In his essay “The Ontology of the Photographic Image,” film theorist André Bazin observed that image-making was “no longer a question of survival after death, but of a larger concept, the creation of an ideal world in the likeness of the real, with its own temporal destiny.” Under the lens of this 70-year old phrase, telescoped layers of meaning unroll panoramically from “Captains of the Dead Sea,” Alia Malley’s exhibition of Southwestern desert photographs that masquerade as aged snapshots from other planets and collectively imply a fabricated narrative of early space exploration.
We understand outer space primarily through images, which at best are spurious mediators whose fidelity may be further muddied by human conjecture and political motives. After all, conceptions propelling extraterrestrial investigations are necessarily geocentric. In this sense, extraterrestrial exploration and documentation thereof involve reaching for “an ideal world in the likeness of the real.” Malley’s exhibition reflects this notion while mining its epistemological dubiousness.
Shot in places like Death Valley and Arizona, her landscape photos convey the vast nothingness and confusing topography usually associated with scenes from outer space. In DV_8302 (2014), for instance, a whitish expanse that is probably a dry lake of alkali deposits looks as much like a swirling cloud on a Jovian planet. DV_8332 (2014/2015) could easily stand in for Mars terrain.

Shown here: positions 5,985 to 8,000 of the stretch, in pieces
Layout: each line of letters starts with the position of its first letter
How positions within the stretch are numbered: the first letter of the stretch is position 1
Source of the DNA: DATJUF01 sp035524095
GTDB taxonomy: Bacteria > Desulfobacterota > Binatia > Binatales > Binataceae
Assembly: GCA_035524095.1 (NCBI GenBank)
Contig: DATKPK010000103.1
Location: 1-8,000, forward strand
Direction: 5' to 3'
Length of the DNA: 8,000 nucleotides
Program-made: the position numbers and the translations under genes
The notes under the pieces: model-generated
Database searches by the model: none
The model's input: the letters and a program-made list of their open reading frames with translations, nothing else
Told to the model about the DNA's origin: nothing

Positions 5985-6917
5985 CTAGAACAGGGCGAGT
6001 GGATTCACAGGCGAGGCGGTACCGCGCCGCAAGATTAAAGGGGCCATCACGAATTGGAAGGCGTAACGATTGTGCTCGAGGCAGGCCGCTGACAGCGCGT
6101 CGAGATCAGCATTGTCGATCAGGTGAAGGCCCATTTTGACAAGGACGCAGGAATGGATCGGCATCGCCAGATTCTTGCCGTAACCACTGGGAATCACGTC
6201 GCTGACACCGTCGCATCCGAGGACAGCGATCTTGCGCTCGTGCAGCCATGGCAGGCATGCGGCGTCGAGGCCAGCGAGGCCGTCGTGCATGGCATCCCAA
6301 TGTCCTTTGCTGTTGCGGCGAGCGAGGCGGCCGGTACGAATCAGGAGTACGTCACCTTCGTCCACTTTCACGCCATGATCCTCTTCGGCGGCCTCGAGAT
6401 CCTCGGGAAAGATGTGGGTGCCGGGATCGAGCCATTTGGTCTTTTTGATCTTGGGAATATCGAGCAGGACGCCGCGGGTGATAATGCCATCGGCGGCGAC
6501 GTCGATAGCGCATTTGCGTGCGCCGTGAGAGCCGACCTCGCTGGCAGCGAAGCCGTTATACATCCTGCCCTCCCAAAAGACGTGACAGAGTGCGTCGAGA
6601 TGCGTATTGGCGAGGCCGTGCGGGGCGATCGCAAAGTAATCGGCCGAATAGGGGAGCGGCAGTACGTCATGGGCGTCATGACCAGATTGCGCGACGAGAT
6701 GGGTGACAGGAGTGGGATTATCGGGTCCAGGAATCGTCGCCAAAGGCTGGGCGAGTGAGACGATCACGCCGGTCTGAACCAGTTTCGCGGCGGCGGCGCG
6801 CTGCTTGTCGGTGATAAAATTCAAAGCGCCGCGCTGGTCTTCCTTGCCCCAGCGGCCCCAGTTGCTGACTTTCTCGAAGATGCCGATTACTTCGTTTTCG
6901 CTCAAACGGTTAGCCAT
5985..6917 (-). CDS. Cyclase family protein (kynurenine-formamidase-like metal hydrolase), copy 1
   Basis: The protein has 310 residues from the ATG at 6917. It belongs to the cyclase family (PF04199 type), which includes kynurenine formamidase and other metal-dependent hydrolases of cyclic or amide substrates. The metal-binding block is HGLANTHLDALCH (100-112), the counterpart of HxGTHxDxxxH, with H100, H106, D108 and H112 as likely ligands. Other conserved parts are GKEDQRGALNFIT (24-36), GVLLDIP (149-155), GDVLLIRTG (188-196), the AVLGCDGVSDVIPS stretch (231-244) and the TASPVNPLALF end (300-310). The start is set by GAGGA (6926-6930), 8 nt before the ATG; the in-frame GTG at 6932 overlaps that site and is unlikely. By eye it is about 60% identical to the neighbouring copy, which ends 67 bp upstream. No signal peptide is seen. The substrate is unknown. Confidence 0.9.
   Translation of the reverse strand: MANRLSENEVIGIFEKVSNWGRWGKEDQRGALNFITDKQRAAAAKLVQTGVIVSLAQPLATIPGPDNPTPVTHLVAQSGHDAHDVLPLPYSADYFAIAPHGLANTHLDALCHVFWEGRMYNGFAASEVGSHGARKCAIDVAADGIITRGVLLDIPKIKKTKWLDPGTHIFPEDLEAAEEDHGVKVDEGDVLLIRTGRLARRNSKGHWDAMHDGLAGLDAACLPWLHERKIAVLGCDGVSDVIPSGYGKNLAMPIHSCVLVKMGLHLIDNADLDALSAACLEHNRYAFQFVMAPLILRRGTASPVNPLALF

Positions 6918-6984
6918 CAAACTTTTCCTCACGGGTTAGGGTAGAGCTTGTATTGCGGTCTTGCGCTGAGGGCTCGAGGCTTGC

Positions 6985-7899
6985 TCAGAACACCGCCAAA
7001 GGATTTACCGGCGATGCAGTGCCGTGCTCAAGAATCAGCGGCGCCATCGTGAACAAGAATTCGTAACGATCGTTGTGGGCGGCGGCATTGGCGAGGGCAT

Other images more literally suggest space exploration clichés, like DV_7202 (2013/2015), which shows footprints in dirt. A few portray astronomical events as seen from Earth; LA_30154 (2013/2015) captures a moment from a transit of Venus.
Newsprint surfaces dull the images’ already muted colors, conferring upon them a timeworn appearance. Affectation of old newspaper clippings is furthered by the fact that each image is printed much smaller than its paper surface and is therefore surrounded by a wide frame of yellowish paper. DV_7276 (2013/2015) is divided in half, resembling a periodical spread.
Most of Malley’s photos are unique prints whose paper surfaces, even those framed behind glass, are not perfectly flat. Delicately rippled newsprint resonates the rugged topography, most notably in AZ_1140(2013/2015). The umbra of an outcropping in DV_8332 is echoed by a real shadow that the large sheet of newsprint casts on the gallery wall. These singular physical attributes heighten the photos’ artifactual appearances while insinuating that as 3D objects, Malley’s pictures parallel their depicted scenes even as they reference parallels between earth and other planets.
Likewise, Malley assumes the persona of a collector of newspaper clippings—or a fabricator of them, depending on the depth of one’s interpretation—whose nostalgic fantasies echo the wishful idealism implied by space exploration and its devotees. Launching rockets to places that few, if any, humans could ever visit indulges public curiosity and stimulates scientific research. The resulting images reveal little other than sparse emptiness while promoting folkloric mythologies about what could lie beyond our world.
Befitting an age in which concern for our own planet supplants curiosity about others, Malley’s photographs insist that Earth can be as intriguing as any other place—yet a better world always lies just around the corner.